Can Yordan be unanimous as Rookie of Year?

Beat reporter Brian McTaggart answers questions from fans

August 27th, 2019

HOUSTON -- With 30 games remaining in the regular season and the playoffs set to start in five weeks, let’s open the Inbox and see what’s on your mind regarding the surging Astros, who at 85-47 have their best record through 132 games in franchise history.

should not only win the Rookie of the Year, but he has a shot to be unanimous. In only 59 games, Alvarez has 58 RBIs with 19 home runs, a .322 batting average, a .417 on-base percentage and a 1.090 OPS. His biggest competition was Rays second baseman Brandon Lowe, an All-Star who is now out for the year. Even so, Alvarez already has better numbers. Orioles pitcher John Means (9-9, 3.61 ERA) has had a strong rookie season, but it’s not close to anything Alvarez has done for a winning club.

The Astros have only had two Rookies of the Year -- Jeff Bagwell in the National League in 1991 and in the American League in 2015. Correa set an Astros rookie record with 22 home runs in 2015, and Alvarez should smash that. He should be a huge part of the Astros’ chances to win in the postseason, too.

had three RBIs in Sunday’s win and posted his first multihit game since July 14, which may spark him to a strong finish. It’s no secret he’s struggled mightily during the second half of the season. No one is more frustrated with that than Reddick, a competitor who plays the game hard and wants to win.

will be called up in September after a good (not great) year at Triple-A Round Rock, but how much he will play is yet to be determined. He didn’t perform well in his first taste in the big leagues last year, and he’s nowhere close to the defensive player Reddick is. There are also questions about Tucker’s effort, which will have to improve for him to be a part of this club.

I’d find it hard to imagine the Astros would leave Alvarez on the bench in the World Series, even in a National League city. Alvarez can play the outfield. He’s not going to win the Gold Glove, but as long as he makes the routine plays and hits the cutoff man, he should be in the lineup for every game in the World Series. It would be hard to keep that bat on the bench at such a critical time.

All three are free agents, as you know, and there’s a chance none of them could return. Of those three, I’d say has the best shot at returning. He’s been terrific this year at a bargain rate of $4.5 million and loves playing for the Astros. He should have a lot of suitors in the offseason, but I see the Astros making a strong bid for him to return.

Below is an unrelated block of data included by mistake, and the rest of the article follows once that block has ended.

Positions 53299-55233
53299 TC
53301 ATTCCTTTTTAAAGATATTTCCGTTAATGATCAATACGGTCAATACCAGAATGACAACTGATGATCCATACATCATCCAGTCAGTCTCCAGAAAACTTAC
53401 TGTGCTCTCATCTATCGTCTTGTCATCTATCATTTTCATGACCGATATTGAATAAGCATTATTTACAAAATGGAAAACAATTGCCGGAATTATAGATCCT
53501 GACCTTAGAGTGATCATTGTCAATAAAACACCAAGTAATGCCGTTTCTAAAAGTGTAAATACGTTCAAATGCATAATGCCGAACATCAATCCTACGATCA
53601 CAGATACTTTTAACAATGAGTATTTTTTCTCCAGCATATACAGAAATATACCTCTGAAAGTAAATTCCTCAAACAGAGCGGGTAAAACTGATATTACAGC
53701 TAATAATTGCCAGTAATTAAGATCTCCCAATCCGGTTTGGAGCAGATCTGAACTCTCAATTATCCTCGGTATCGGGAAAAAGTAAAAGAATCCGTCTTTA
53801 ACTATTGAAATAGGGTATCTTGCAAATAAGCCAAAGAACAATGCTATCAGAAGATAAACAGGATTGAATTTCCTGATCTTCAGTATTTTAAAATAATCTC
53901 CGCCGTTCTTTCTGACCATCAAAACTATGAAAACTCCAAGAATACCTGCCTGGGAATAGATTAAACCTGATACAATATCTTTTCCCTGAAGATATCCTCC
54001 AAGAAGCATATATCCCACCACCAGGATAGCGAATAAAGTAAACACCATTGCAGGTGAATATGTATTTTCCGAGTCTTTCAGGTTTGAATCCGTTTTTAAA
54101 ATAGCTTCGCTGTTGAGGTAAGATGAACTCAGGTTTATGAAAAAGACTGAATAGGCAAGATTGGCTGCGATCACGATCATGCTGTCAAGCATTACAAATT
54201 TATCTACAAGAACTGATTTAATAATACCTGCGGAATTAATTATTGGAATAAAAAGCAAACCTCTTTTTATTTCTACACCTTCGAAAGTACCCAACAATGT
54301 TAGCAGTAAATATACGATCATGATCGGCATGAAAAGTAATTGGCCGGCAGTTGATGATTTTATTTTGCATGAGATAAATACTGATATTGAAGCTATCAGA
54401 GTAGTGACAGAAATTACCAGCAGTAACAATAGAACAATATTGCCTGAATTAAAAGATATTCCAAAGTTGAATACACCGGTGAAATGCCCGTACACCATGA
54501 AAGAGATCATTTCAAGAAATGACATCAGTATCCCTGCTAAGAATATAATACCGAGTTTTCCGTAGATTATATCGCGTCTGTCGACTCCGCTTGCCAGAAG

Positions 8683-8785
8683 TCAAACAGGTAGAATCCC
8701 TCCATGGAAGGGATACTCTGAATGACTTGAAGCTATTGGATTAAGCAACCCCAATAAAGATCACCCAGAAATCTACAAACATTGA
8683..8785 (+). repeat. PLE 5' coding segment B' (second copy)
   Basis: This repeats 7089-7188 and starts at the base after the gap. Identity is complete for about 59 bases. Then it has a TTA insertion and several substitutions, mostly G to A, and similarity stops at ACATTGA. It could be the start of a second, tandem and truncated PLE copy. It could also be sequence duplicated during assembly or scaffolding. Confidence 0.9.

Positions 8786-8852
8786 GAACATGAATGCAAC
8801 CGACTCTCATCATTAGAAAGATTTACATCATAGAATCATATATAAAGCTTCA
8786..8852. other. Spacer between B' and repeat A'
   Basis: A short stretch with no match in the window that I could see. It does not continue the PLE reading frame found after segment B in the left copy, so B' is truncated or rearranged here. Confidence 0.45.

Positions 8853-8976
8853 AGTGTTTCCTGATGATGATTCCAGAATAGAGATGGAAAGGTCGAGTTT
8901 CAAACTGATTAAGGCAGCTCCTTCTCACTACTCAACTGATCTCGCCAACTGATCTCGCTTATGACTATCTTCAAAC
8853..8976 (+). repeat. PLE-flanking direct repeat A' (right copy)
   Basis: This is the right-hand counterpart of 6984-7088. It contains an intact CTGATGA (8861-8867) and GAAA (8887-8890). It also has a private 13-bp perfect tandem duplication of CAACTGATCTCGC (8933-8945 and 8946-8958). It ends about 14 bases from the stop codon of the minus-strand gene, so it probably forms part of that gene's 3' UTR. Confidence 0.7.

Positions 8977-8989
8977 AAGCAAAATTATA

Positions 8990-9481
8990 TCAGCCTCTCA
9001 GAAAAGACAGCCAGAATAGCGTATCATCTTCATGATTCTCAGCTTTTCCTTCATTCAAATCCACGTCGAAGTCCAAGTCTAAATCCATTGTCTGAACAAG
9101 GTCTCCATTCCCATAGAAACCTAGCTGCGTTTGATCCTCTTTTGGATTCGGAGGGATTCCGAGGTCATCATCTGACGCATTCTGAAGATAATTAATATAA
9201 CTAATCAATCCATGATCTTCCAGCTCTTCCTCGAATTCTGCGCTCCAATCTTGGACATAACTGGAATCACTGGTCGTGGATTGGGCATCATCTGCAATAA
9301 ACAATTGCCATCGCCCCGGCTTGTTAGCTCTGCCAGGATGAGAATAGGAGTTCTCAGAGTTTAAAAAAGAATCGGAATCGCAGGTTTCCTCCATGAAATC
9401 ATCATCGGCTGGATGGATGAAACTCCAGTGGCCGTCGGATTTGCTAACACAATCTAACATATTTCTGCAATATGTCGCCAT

I wouldn’t expect Hector Rondon to return, and I anticipate Collin McHugh testing free agency for the first time.

Joe Smith is also a free agent in the bullpen, which could look a lot different next year. Will Harris is too, and the Astros should make a strong effort to re-sign him. Harris and Miley are both from Louisiana and drove to Spring Training together, so maybe it will be a package deal for the bayou boys.

There is zero chance Forrest Whitley will pitch in the big leagues this year, especially in the playoffs. After getting rocked in Triple-A to start the year, the Astros sent him to the Gulf Coast League for a “reset” to his season, and he’s slowly making progress. In his last outing against Arkansas on Thursday, he struck out nine batters in five innings, but he walked four. He’s walked 14 batters and struck out 25 in 15 1/3 innings at Double-A Corpus Christi this year.

As far as the playoff bullpen is concerned, the Astros carried 11 pitchers in the ALDS last year. If the rotation is Justin Verlander, Gerrit Cole, Zack Greinke and Miley, there will be seven relievers. Roberto Osuna, Brad Peacock, Harris and Smith appear to be locks at this point. So does a healthy Josh James, considering the heat he brings. Astros manager AJ Hinch appears to like what Rondon brings, and McHugh’s experience could be a plus for him, as well. All-Star Ryan Pressly is coming off knee surgery, so his availability for the ALDS could be in question. Joe Biagini, Aaron Sanchez and Framber Valdez are also vying for spots, but a lot depends on health and the first-round matchup.

I don’t think they’ve ignored it so much as they simply haven’t been able to land a lefty since Tony Sipp left the club following last season. But it’s not as if the Astros don’t have right-handers who can get lefties out. Lefties are hitting .121 against Pressly, .151 against Osuna, .178 against McHugh and .216 against Harris, who has given up only one extra-base hit to a lefty this year. He’s held lefties to a .247 slugging percentage and a .487 OPS, which is sixth among AL relievers.

The Astros are going to open any playoff series with Verlander in Game 1 and Cole in Game 2. Those are arguably the best two pitchers in the AL, and you want your best guys going in the first two games. Having Greinke pitch in Game 3 at home (and batting) would work out nicely if the Astros don’t have home-field advantage if they reach the World Series (which would mean they are playing the Dodgers). Greinke is a .224 career hitter with nine home runs on his resume. If you’re going to have a starter hit, it would be him, but not at the expense of lining up your pitching the way you want it.